The following statements were released by the Tram Team to the coalition of the four community councils along the tram line extension. They address the delay around the conclusion to the final design, not the quite separate (noise/vibration) issues that may occur during construction.
I can confirm that we are expecting the outstanding design submission by the end of next week (26th Feb) at which point we will have a 3 week review period to go through the submission (this period is set out in the contract). On the basis that the information is provided and is accurate, we would anticipate getting the report finalised by mid to end March. I am continuing to see if we can accelerate timescales but as I have said before this is not within our control as the contractor is working to an agreed design programme. I will of course keep you posted as more information becomes available.
[…] We are having to work within prescribed design approval timescales which means the matter is not being closed out as quickly as I would like, that said, work is underway with Atkins and I thought a short progress note would be useful ahead of your community council meeting this evening. It is worth noting that the team continues to work under Covid-19 restrictions affecting all of us, this has inevitably had an impact of some of the design packages meaning we have had to prioritise design approvals to align with the construction programme.
As you know the matter arose following observations raised by Prof. Thompson in relation to a specific property on Leith Walk. I subsequently met with the property owner and representative of the community council to discuss the issues raised.
The issues are twofold. Firstly, there are specific queries around the Leith Walk property and the conclusions reached in relation to vibration. Secondly there are more general queries relating to ground borne noise (GBN) on the line.
On the back of the meeting, we asked Atkins, the Council’s technical advisor, to liaise with the contractor and the contractors design team to address the vibration queries and to also provide some commentary on ground borne noise.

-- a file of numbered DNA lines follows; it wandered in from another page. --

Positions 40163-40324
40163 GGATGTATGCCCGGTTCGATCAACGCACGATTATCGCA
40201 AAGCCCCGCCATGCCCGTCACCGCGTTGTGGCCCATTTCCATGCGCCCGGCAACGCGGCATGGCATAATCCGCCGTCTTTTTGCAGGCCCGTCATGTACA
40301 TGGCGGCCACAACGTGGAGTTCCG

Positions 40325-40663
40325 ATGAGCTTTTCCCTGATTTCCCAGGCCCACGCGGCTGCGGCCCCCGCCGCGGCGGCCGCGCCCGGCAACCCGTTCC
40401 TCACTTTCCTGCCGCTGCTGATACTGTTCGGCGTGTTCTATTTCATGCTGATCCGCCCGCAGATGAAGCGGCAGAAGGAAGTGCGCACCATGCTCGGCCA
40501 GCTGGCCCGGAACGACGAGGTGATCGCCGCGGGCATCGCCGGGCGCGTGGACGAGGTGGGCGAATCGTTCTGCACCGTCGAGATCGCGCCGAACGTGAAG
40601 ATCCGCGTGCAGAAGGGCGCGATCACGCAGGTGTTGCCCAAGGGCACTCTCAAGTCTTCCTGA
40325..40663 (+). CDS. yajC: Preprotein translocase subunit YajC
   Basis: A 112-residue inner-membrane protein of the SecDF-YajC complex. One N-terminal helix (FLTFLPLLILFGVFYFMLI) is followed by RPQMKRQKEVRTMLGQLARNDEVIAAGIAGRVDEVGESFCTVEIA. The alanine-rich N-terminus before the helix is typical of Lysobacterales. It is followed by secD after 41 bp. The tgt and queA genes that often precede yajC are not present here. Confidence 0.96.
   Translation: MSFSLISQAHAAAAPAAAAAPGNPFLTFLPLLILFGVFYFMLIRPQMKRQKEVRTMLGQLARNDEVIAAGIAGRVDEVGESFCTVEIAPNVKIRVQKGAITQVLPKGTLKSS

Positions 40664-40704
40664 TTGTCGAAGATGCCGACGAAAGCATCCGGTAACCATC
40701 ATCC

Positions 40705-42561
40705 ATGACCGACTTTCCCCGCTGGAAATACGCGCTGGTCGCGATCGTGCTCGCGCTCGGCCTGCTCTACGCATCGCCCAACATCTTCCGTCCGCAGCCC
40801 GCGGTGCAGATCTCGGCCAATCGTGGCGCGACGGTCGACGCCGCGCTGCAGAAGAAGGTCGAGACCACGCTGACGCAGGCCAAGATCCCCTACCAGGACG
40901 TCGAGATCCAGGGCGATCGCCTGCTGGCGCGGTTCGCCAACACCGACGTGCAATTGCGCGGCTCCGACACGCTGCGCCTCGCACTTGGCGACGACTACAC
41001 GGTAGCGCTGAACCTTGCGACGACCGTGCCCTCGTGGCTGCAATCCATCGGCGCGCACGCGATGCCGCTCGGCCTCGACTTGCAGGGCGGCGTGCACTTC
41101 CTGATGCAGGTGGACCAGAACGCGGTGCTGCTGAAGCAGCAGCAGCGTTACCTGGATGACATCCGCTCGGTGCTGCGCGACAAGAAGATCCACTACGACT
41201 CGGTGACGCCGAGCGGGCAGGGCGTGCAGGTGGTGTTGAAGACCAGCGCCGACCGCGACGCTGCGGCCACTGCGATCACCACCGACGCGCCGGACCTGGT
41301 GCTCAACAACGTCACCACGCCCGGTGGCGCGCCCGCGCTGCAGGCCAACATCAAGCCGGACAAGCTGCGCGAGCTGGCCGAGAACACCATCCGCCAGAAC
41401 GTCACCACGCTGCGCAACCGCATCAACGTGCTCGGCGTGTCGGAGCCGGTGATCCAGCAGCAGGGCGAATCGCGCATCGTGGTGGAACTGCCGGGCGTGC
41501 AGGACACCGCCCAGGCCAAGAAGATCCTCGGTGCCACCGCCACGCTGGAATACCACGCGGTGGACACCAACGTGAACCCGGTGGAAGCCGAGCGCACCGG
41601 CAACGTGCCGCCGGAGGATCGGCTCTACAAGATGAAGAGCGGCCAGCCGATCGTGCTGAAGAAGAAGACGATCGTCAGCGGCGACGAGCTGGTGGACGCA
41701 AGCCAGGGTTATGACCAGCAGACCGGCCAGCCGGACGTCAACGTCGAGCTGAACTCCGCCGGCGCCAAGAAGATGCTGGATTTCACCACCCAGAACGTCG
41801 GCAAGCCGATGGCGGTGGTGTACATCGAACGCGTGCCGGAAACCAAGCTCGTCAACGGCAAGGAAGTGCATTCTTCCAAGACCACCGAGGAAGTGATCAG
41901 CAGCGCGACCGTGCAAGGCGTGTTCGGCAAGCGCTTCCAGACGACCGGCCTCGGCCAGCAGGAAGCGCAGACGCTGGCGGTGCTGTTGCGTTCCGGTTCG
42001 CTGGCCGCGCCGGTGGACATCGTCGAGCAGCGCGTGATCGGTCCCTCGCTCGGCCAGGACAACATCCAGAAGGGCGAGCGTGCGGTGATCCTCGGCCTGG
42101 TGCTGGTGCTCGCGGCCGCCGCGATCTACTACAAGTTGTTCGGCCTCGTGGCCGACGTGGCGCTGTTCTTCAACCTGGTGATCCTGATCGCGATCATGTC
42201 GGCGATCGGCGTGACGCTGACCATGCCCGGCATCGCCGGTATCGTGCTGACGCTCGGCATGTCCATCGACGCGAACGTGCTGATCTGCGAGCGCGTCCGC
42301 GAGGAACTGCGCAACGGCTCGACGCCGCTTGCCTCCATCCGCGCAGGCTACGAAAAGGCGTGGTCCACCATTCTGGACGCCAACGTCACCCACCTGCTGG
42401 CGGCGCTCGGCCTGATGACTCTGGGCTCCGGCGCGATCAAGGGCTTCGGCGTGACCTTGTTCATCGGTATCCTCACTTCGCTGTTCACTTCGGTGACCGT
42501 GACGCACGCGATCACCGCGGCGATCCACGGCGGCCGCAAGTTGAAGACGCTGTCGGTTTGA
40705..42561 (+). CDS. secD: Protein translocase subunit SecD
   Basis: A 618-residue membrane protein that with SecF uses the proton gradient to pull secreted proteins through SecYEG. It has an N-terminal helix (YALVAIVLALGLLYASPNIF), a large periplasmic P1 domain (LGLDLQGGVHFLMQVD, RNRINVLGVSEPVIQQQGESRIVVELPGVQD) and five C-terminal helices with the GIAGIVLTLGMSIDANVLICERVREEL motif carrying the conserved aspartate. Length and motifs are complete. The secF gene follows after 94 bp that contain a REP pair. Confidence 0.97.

On the first point, Atkins are still awaiting final design information from the contractor to be able to provide a definitive view on the proposed design, this has been through several iterations, which is not unusual, and we anticipate having the last of the information in the very near future. On a positive note, Atkins have confirmed that the track system being brought forward is from a very well established company in the field of track components (Pandrol) and that they will be able to supply whatever vibration attenuation measures that the contractor specifies.
As well as addressing the specific questions raised by Prof. Thompson, we have also asked Atkins to confirm whether, taking a conservative approach, there are any instances where vibration would exceed the design standards specified under the contract, I am hopeful they will be able to provide a definitive answer to this once they are in receipt of all the design information. We have also asked them to set out and explain the standards adopted by the project.
With regards to ground borne noise it is common on light rail/tramways not to state limits as the GBN contribution is likely to be insignificant in comparison to the air-borne noise contribution for which limits are specified in the contract. We have however asked Atkins to research other light rail schemes to confirm this point and to also discuss the matter with the contractor and the contractors design team. The purpose of this is to provide greater certainty for people whose properties are close to the line and have concerns about ground borne noise levels. This will be included in the Atkins report.